Pantomime has proved to be one of the most enduring forms of entertainment for all classes and every age group. There must be something innate about it, because within minutes of the curtain rising on their first theatre visit, the tiniest tot will be calling out “it’s behind you”, like a veteran.
Over the years, small innovations may have crept in, but woe betide companies who ignore sacred panto traditions. One is that the (good) fairy comes on stage from the right, while the (evil) villain always enters from the left. Other conventions are that cross-dressing is mandatory, the dame’s voluminous union jack bloomers must be exhibited at every possible opportunity, and topical or local jokes get the biggest laughs.
Even the wardrobe department has traditions to maintain. Costumes for the finale must be so outrageously fabulous they command rapturous applause when, two by two, the cast enters. Goodies take their bows, hand in hand with baddies, to show that all ill will has been put aside for another year.
Panto has proved to be a money spinner, so companies are prepared to push the boat out with costumes, scenery and special effects.
Live animals and local dance troupes go down well, but perhaps the real favourite are the ‘skin roles’ which don’t really exist outside pantomime. An actor named George Conquest built a career around playing animals in panto. The most ambitious of his costumes was an octopus 28 foot wide. Skin roles didn’t seem to do an actor’s career any harm either. Henry Irving once played the wolf in Red Riding Hood, while Charlie Chaplin was the front of a pantomime horse in Stockport.
Panto has enriched the language with words and phrases everyone recognises. Cinderella is shorthand for a drudge, or something unvalued. And we are warned not to kill the goose that lays the golden egg. The name of an inferior brand of green tea called Widow Twankey would no doubt have disappeared unremarked if it hadn’t been immortalised by Pantomime.
I never went to a lavishly produced extravaganza at a large theatre. I regret not seeing Norman Evans, the ultimate dame in my opinion, when he appeared at the Palace theatre, Manchester in 1952. But that year, without being aware of it, I was taking a tiny part in local panto history.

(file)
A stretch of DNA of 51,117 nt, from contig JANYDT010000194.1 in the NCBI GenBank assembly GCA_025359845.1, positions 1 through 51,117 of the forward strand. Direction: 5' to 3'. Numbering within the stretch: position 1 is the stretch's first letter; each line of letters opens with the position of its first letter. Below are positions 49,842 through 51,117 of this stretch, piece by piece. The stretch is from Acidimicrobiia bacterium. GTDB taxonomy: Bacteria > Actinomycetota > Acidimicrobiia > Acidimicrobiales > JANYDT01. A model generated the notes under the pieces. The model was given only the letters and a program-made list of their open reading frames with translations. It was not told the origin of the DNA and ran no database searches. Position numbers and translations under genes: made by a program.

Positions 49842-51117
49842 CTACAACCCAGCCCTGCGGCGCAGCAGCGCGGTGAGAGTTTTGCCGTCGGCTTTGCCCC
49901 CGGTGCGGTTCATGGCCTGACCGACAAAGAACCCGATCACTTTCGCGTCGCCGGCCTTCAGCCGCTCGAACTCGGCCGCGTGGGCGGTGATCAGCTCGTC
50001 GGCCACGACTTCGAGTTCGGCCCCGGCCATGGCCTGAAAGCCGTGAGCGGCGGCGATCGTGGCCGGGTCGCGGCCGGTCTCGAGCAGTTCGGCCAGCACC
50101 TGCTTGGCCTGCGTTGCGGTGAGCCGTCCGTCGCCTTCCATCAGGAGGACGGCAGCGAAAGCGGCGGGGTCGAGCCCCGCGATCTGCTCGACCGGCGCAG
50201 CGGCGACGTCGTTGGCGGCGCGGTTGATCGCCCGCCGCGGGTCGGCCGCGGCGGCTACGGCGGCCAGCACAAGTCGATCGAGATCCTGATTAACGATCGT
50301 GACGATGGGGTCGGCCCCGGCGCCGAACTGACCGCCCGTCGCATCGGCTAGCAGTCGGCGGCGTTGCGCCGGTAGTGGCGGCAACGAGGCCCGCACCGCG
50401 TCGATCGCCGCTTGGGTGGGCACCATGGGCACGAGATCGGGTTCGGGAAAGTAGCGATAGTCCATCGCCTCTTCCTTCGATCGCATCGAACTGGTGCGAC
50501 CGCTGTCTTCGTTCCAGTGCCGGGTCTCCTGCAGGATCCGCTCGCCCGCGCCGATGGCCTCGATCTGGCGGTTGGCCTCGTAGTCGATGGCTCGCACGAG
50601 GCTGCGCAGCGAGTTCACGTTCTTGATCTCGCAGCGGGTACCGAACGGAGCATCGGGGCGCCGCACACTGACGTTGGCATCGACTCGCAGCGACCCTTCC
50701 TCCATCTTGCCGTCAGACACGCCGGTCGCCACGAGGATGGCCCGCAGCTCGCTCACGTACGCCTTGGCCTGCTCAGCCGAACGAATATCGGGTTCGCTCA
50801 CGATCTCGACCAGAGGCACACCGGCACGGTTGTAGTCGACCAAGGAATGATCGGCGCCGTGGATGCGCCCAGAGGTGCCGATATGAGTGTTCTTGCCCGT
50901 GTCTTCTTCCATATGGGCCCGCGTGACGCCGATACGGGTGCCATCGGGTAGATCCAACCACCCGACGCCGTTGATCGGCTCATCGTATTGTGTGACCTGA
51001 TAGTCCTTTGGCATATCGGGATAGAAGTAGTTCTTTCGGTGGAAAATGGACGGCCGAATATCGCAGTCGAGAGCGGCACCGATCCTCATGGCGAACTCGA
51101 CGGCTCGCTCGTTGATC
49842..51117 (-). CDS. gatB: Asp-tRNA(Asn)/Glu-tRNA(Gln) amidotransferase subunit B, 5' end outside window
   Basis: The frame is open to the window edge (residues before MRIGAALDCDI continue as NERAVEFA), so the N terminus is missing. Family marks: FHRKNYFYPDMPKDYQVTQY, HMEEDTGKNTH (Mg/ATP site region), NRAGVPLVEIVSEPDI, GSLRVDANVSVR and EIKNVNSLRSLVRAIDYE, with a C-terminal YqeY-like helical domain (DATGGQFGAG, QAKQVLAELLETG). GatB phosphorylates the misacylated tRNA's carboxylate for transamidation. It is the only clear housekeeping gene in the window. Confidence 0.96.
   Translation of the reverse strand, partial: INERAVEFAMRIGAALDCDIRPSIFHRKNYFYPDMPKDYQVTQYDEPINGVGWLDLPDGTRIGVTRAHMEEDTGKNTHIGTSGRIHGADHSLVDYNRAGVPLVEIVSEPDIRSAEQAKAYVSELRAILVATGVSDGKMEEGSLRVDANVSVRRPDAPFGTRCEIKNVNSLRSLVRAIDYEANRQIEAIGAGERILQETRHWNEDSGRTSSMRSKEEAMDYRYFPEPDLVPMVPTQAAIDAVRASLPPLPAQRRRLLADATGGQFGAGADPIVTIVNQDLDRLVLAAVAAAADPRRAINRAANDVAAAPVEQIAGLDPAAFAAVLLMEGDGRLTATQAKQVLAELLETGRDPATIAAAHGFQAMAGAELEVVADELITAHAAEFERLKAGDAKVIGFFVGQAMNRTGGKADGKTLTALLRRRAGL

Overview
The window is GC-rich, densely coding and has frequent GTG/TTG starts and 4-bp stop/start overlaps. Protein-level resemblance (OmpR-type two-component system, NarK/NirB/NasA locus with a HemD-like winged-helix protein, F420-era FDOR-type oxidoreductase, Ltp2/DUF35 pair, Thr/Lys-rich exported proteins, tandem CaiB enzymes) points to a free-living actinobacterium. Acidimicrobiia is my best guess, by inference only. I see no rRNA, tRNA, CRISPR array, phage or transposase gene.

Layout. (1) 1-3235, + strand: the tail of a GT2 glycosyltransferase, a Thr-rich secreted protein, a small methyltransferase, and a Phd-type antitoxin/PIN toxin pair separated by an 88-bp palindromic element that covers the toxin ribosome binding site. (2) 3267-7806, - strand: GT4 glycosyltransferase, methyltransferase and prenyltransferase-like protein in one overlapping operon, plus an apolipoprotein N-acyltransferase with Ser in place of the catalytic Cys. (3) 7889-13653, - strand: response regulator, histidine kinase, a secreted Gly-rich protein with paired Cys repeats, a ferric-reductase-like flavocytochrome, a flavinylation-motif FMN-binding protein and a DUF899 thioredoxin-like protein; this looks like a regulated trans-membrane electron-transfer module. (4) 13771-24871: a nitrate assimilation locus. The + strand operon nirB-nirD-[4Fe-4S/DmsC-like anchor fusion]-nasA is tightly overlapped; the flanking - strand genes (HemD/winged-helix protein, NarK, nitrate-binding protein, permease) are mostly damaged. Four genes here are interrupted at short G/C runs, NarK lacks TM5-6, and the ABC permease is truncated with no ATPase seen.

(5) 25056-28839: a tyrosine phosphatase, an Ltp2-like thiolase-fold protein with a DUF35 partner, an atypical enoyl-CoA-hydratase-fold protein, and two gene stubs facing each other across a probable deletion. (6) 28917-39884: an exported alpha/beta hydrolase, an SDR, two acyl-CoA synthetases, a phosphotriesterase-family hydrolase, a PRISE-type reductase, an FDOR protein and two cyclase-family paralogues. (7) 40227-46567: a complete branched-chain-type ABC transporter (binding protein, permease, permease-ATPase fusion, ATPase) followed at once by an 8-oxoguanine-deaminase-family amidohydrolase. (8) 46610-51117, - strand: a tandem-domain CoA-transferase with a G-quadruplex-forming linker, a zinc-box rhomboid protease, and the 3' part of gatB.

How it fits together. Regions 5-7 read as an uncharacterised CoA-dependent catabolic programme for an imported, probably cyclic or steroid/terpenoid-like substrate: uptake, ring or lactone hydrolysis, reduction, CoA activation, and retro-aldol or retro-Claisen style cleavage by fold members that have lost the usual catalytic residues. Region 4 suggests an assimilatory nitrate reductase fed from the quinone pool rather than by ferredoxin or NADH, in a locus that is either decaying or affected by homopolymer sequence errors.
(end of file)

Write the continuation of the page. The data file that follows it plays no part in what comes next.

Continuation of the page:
Queen’s Park Hippodrome on Turkey Lane was our nearest theatre. By the time I was old enough to go, saucy French variety acts had become its normal bill of fare. However, in 1952, there was one last pantomime before the theatre closed altogether, and I was there.
Buttons had us singing along to ‘you push the damper in and pull the damper out and the smoke goes up the chimney just the same’, so I guess it was Cinderella. I was only 5, and my clearest memory is of the long, cold walk home up Church Lane afterwards.
With the exception of that one visit to the Hippodrome, all my childhood pantomime recollections are of amateur productions at St. John’s church hall. What we really loved about it was that, with the exception of the name, nothing ever seemed to change.
Year after year, the pianist’s ‘victory roll’ hair style stayed the same, the Sunday school superintendent played the dame, and the kids you went to school with, were the ‘village folk’.
Sunday school benches formed the front three rows, and they were exclusively for children. Adults were accommodated on chairs behind them.
Our move to New Moston meant I left St. John’s Sunday school when I was nine. That was the minimum age to audition, so 1956’s panto would have been my first.
As a painfully shy, ungainly child, any part I got would have been entirely due to regular Sunday attendance rather than talent.
Despite being devastated at missing my chance to participate, I still looked forward to going to the pantomime as usual. When the curtains opened on the ‘village square’, I was horrified to see that amongst the ‘villagers’, there was a girl from my class at Lily Lane.
She didn’t go to Sunday school in my time, so must have joined just before the audition. How was it that a part, that should rightfully have been mine, went to this interloper?
It might be over sixty years, VH, but don’t think I’ve forgiven you yet…